However, I think this analysis fails to take into account three problem areas for us as Lib Dems.
1. While both Mrs. Thatcher and Tony Blair both went on to win general elections after becoming very unpopular personally, they were faced with very weak political opposition; in 87, Labour was barely off the blocks in reforming itself into what became new Labour, and in 2005, the Tories were still in disarray after the Ian Duncan Smith era and his relatively last minute replacement with Michael Howard. As soon as viable political alternatives presented themselves, the opposition gained enormously in popularity – and regicide of the leaders (Major for Thatcher, Brown for Blair) commenced. Labour under Miliband are already seen as a viable political alternative (see Today’s polls). History shows Nick can’t afford to stay unpopular for too long.
2. Most of the brave, right and proper things that we are doing - taking 800 000 people out of tax altogether, the pupil premium, restoring the pension links to earnings, an extra tax on the banks – are not ‘difficult’ and unpopular actions, they are hugely popular policies. The issue is – we get no credit for them, as the narrative of ‘Lib Dem break their promises’ is still the one that dominates - especially tuition fees. How do we regain popularity if enacting wildly popular Lib Dem policies in so many areas gets us nowhere?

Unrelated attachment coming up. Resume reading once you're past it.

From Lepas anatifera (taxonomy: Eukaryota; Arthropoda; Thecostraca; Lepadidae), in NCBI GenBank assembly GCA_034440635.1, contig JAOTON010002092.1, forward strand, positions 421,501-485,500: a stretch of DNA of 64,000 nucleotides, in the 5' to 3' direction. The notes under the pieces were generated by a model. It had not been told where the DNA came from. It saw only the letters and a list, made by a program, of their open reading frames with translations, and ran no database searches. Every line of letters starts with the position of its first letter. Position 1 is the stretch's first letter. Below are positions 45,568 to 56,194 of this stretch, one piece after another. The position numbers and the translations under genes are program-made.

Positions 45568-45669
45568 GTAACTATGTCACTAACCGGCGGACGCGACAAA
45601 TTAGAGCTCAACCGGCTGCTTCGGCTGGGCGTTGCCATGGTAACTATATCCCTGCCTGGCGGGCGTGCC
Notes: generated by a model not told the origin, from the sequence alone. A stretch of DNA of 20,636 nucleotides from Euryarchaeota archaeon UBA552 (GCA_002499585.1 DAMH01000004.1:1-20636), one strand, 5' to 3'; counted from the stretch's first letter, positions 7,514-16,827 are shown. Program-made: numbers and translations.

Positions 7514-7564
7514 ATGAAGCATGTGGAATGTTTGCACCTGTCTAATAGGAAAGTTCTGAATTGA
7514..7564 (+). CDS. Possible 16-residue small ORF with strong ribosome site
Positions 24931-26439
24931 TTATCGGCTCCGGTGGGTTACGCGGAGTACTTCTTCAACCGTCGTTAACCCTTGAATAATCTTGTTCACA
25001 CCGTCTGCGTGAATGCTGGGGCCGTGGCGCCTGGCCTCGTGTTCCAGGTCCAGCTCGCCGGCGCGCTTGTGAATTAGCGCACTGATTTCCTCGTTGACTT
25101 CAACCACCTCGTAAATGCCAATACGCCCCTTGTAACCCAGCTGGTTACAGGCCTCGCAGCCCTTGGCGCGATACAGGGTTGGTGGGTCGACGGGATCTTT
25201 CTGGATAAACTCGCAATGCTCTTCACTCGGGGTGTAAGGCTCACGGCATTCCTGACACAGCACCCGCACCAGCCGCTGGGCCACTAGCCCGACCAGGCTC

3. As Caron demonstrates on her blog, we’re not ignoring the protestors – in Scotland last week, senior party members tried to engage with them. The issue is that they wouldn’t engage with us. And however unfair we think this may be – if we can’t connect and debate, we won’t change anyone’s minds.
How do we solve this conundrum? Well, of course we need to continue doing the right things policy wise we are already doing – both for the sake of the country, and for our own sanity. And without falling out with our coalition partners we really need to put down markers about what we have inspired, what we’re willing to go along with, and areas of policy we disagree with (Nick’s headline in the Independent is a good start).
But over and above that we need some attention grabbing activity that gets people to start re engaging with the party. Left field creative policy making that really makes people think and that they actively want to engage with. That’s what I’ll be looking to come out of Sheffield.